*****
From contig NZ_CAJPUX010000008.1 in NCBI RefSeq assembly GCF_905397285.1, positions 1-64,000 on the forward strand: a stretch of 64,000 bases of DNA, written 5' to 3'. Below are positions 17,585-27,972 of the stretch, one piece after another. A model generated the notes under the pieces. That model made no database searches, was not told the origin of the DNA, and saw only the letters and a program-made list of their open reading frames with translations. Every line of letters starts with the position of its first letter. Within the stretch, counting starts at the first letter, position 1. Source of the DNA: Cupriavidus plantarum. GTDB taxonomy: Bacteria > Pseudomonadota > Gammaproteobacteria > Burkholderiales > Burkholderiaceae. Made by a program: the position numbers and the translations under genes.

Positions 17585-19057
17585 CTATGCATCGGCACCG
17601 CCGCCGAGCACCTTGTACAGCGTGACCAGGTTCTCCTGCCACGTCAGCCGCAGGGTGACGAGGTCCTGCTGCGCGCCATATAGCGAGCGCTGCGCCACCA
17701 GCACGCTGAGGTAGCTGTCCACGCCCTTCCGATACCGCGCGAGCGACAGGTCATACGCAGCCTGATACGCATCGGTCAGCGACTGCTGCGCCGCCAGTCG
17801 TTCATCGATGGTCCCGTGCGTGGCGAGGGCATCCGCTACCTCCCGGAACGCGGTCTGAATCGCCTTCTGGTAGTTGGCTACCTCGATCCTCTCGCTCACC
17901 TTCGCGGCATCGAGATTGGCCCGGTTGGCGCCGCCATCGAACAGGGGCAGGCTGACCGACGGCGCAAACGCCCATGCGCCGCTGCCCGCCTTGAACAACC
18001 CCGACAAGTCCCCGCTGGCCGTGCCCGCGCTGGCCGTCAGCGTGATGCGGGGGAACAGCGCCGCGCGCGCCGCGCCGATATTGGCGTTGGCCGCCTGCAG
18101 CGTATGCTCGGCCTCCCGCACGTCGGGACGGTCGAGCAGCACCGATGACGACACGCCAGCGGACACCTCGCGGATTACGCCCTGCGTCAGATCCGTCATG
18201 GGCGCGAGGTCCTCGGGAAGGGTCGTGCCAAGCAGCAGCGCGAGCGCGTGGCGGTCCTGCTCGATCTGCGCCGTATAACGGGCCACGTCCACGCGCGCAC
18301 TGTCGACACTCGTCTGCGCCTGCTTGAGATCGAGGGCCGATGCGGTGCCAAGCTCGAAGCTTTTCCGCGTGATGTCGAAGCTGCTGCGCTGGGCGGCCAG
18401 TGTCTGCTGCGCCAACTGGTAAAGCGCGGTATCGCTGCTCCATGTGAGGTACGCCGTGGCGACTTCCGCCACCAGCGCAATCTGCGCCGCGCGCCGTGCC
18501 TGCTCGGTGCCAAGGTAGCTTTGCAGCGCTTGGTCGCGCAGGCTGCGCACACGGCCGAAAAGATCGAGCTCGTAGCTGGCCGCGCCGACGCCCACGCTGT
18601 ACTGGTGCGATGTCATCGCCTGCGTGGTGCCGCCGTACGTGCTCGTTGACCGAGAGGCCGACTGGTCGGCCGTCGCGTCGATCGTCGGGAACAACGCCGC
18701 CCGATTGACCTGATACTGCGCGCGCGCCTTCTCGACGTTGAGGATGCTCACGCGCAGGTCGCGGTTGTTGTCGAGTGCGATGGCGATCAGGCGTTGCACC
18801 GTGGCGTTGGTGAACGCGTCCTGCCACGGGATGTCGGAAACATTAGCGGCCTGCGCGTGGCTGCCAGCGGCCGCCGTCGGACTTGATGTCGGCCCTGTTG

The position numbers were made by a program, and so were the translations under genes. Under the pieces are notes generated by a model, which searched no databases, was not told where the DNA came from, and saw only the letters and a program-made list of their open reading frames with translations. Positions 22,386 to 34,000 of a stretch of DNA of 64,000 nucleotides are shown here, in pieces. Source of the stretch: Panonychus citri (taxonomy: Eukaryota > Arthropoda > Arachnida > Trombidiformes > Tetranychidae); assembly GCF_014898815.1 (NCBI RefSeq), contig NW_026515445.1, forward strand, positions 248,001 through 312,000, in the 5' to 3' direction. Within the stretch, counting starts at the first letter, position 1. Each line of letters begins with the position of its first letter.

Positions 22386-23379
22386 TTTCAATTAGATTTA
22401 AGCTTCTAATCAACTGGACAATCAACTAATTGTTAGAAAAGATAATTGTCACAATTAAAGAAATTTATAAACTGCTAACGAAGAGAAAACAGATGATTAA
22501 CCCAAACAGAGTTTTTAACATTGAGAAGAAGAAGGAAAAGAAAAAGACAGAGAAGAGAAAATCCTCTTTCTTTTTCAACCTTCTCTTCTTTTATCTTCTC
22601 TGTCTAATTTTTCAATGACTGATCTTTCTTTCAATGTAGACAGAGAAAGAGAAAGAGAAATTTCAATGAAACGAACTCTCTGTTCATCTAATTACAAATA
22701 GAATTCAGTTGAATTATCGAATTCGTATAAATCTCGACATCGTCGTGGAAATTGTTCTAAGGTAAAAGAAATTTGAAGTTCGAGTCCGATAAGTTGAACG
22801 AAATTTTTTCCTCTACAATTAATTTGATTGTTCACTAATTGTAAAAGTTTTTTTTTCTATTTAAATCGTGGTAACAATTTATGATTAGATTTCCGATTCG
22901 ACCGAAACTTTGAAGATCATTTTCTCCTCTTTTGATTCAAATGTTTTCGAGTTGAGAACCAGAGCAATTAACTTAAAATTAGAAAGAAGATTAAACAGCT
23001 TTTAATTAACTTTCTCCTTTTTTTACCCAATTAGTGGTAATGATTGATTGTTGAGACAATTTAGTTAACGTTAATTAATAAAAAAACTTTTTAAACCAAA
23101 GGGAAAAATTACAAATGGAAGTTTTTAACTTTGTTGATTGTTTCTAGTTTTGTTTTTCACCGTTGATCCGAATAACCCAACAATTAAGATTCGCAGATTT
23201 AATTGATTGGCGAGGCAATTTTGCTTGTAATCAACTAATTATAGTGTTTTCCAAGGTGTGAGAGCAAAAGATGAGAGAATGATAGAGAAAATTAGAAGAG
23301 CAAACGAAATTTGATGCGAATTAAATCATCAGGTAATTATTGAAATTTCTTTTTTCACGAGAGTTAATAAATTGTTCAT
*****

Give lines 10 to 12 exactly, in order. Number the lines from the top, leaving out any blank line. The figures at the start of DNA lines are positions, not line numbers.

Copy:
18201 GGCGCGAGGTCCTCGGGAAGGGTCGTGCCAAGCAGCAGCGCGAGCGCGTGGCGGTCCTGCTCGATCTGCGCCGTATAACGGGCCACGTCCACGCGCGCAC
18301 TGTCGACACTCGTCTGCGCCTGCTTGAGATCGAGGGCCGATGCGGTGCCAAGCTCGAAGCTTTTCCGCGTGATGTCGAAGCTGCTGCGCTGGGCGGCCAG
18401 TGTCTGCTGCGCCAACTGGTAAAGCGCGGTATCGCTGCTCCATGTGAGGTACGCCGTGGCGACTTCCGCCACCAGCGCAATCTGCGCCGCGCGCCGTGCC